Can Nudges Make Social Media Less Harmful?

Last week, Bucks County, Pennsylvania, joined a class action lawsuit aimed at holding some of the world’s leading social media platforms accountable for their addictive services. The lawsuit argues, in part, that social media giants such as Facebook and Instagram have not only sought to attract young people to their platforms but also “addict youth … by amplifying harmful material, dosing users with dopamine hits, and thereby driving youth engagement and advertising revenue.” In essence, Bucks County has joined a growing chorus of parents, guardians, teachers, and advocates concerned about the detrimental health effects of near-constant social media exposure on young people—including depression, anxiety, suicidal ideation, and self-harm.


The Bucks County lawsuit comes on the heels of a damning CDC report highlighting the youth mental health crisis, which found:


“…mental health among students overall continues to worsen, with more than 40% of high school students feeling so sad or hopeless that they could not engage in their regular activities for at least two weeks during the previous year—a possible indication of the experience of depressive symptoms. We also saw significant increases in the percentage of youth who seriously considered suicide, made a suicide plan, and attempted suicide.”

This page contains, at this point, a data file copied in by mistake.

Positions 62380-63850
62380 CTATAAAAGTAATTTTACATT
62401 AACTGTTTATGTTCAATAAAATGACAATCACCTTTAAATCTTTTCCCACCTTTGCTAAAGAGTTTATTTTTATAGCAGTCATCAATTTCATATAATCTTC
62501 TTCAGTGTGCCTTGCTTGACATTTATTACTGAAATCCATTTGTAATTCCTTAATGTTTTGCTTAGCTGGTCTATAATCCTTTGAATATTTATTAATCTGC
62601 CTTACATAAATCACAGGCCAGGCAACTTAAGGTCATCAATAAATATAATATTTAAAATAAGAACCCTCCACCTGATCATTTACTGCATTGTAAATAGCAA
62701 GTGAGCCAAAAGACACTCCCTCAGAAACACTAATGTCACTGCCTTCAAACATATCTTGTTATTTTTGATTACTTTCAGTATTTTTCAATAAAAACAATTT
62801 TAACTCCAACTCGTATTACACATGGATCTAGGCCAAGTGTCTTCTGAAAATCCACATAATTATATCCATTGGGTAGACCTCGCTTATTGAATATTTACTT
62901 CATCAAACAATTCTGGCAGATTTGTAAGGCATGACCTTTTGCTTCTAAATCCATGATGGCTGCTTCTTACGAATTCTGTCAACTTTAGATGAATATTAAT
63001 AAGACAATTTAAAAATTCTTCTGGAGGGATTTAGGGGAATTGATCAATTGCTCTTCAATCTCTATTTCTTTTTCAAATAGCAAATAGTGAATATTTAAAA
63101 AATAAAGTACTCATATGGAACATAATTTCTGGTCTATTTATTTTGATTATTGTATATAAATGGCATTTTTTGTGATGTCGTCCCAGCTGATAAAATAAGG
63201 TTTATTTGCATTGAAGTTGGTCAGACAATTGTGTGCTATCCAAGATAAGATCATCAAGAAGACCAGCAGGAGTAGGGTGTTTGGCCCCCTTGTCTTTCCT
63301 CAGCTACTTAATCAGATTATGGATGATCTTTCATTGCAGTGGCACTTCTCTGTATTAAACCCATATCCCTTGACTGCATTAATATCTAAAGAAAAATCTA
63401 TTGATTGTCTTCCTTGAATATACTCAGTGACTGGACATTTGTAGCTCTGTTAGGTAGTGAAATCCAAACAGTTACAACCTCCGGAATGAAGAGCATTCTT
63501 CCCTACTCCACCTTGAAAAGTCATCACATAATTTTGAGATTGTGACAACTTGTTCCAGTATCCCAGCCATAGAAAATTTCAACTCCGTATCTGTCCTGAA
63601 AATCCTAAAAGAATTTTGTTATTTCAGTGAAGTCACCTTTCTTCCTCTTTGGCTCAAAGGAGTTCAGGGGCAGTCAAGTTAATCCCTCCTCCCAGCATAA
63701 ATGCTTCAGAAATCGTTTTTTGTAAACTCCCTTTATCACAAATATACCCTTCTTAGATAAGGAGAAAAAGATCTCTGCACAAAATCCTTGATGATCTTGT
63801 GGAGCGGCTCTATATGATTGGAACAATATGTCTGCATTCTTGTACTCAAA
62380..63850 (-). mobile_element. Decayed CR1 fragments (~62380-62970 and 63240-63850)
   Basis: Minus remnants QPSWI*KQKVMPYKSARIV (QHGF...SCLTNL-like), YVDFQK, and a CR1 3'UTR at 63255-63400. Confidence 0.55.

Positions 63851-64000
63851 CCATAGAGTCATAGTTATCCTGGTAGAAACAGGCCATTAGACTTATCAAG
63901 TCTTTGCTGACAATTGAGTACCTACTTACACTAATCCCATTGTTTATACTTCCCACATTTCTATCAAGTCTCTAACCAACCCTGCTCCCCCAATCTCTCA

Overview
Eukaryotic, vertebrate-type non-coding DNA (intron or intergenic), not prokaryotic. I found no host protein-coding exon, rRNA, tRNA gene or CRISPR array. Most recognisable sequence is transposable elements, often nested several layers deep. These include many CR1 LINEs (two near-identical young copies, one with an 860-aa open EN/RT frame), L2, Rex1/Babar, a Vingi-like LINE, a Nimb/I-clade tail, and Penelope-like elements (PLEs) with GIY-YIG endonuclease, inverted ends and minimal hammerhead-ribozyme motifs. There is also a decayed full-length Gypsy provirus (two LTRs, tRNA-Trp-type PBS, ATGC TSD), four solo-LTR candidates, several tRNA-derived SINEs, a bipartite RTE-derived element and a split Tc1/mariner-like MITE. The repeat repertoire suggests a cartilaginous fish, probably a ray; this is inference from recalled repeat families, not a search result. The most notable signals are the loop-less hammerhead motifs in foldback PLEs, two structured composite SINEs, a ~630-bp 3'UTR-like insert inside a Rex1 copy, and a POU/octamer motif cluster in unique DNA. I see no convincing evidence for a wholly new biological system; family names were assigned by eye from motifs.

Declining youth mental health, coupled with its potential link to persistent social media use, begs the question: what can be done to protect teens’ well-being?


An outright ban on all social media platforms for people under a certain age seems unrealistic to legislate and even more challenging to enforce. Moreover, in today’s polarized political climate, garnering consensus on precisely what should be done—at the federal, state, or local levels—is daunting.


This doesn’t mean nothing can be done.


Government officials and tech companies can look to the emerging science of behavioral economics, particularly “nudges.” Nudges—made popular by Nobel Laureate Richard Thaler and Harvard Law professor Cass Sunstein’s groundbreaking book—are essentially non-invasive tools which direct individuals toward improved behaviors, such as increasing retirement savings or choosing healthier food options.


Applied to the current youth mental health crisis, nudges may also be employed to help reduce teens’ social media usage.


For instance, a simple nudge would automatically alert users of their time on social media after a specific threshold, say 15 minutes of scrolling. This is a change from current practices on platforms like Facebook, which require users to opt in (rather than out) of such notifications.


Another, perhaps even more compelling nudge, employs the power of social norms, which have been proven effective in promoting pro-social behaviors in various domains. In their popular 2008 paper, scholars Noah J. Goldstein, Robert B. Cialdini, and Vladas Griskevicius demonstrated the promising effects of social norms in increasing towel reuse rates at hotels. Current Stanford professor Hunt Allcott illustrated in a 2011 paper how social norms could be used to decrease household energy usage.